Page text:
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Natural Awakenings Naples and Fort Myers

Environmentally Speaking

Environmentally Speaking is intended to alert, inform and educate residents of Collier and Lee counties about threats to our unique and delicate Southwest Florida ecosystem.

Southwest Florida Clean Water Movement leader John G. Heim continues to demonstrate through August to complete his 90 consecutive days to educate the public regarding the harmful effects of the Lake Okeechobee discharges. Residents can support Heim by joining him daily at 5 p.m. atop the Fort Myers Bridge (Mantanza Pass).

For updates, visit

Love the Everglades Movement Summer Symposium 2016 on August 6, 7, and 14 is sponsored by the Miccosukee Tribe of Indians of Florida and the Global Indigenous Group, a student organization at Florida International University. With Giving Back to the Everglades as a theme, the event is intended to raise awareness and organize positive community engagement at the local, regional, national and global levels for restoring the Everglades ecosystem. The movement bridges the talents, imaginations and energy of the diversity of South Florida. Activists, artists, teachers, politicians, clergy, business and media are encouraged to join the Love the Everglades movement.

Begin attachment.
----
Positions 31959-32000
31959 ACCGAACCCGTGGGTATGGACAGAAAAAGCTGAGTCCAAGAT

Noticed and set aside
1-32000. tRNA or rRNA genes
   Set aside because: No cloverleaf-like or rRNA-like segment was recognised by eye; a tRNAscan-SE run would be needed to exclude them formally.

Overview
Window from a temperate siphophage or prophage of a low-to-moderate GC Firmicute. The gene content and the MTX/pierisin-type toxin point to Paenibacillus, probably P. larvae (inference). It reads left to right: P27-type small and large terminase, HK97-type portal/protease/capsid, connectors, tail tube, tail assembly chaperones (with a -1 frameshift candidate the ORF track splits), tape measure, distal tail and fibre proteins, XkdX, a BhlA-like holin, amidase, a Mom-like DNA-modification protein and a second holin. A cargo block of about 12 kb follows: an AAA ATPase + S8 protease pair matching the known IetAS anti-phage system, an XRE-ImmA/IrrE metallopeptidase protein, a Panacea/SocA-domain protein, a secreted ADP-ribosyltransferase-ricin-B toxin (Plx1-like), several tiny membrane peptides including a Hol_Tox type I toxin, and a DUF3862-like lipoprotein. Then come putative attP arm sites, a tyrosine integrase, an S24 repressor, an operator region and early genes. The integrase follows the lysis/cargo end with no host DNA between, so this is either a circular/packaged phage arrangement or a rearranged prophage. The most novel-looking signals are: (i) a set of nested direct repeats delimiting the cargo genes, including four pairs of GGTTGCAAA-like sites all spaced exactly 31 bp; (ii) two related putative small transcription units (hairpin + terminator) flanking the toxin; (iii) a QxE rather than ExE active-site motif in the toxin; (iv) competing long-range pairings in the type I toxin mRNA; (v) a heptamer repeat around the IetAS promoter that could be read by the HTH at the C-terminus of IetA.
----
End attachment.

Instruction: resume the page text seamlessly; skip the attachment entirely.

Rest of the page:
The event is free with registration. For symposium locations, times and registration, visit

The Big Sugar Summit 2, held from 9 a.m. to 5 p.m., August 20, at the Embassy Suites West Palm Beach, 1601 Belvedere Road, in West Palm Beach, is sponsored by Florida chapters of the Sierra Club. The sugar industry's influence and impact on Florida and its citizens is felt from the Panhandle to the Keys. There is no more powerful lobbying force than Big Sugar at the local, state or federal levels. Experts from around the country and the world will pull the curtain back on the sugar industry and empower Floridians.

Register for the event at

Don’t swim with toxic algae blooms. A new research study published in the Journal of Proceedings of the Royal Society B: Biological Sciences, suggests that a toxin produced by blue-green algal bloom could be linked to a number of neurological conditions. If the results of the study are proven, the toxin, β-methylamino-ʟ-alanine (BMAA)—a cyanobacterial neurotoxin found in contaminated seafood and shellfish, drinking water supplies and recreational waters—may be a major factor in understanding Lou Gehrig’s disease. It would also be identified as the first significant environmental factor that can be linked to the rapidly increasing rate of Alzheimer's in the UK.

Scientists warn that if left unchecked, algae blooms could harm pets that play in the lake, fish or other wildlife. Dense blooms in 2013 killed more than 120 manatees. People are also advised to avoid swimming in water with algae blooms, as it can be harmful if ingested.

For information on the ethnobotanist Paul Alan Cox and the facts regarding BMAA, visit

Vote Yes on Amendment 4 on August 30. By casting a yes vote on Amendment 4, all Floridians will have an opportunity to lower the cost of energy. If passed, the proposed amendment will exempt solar systems from the burdensome tangible personal property tax for a period of 20 years.

For more information, visit

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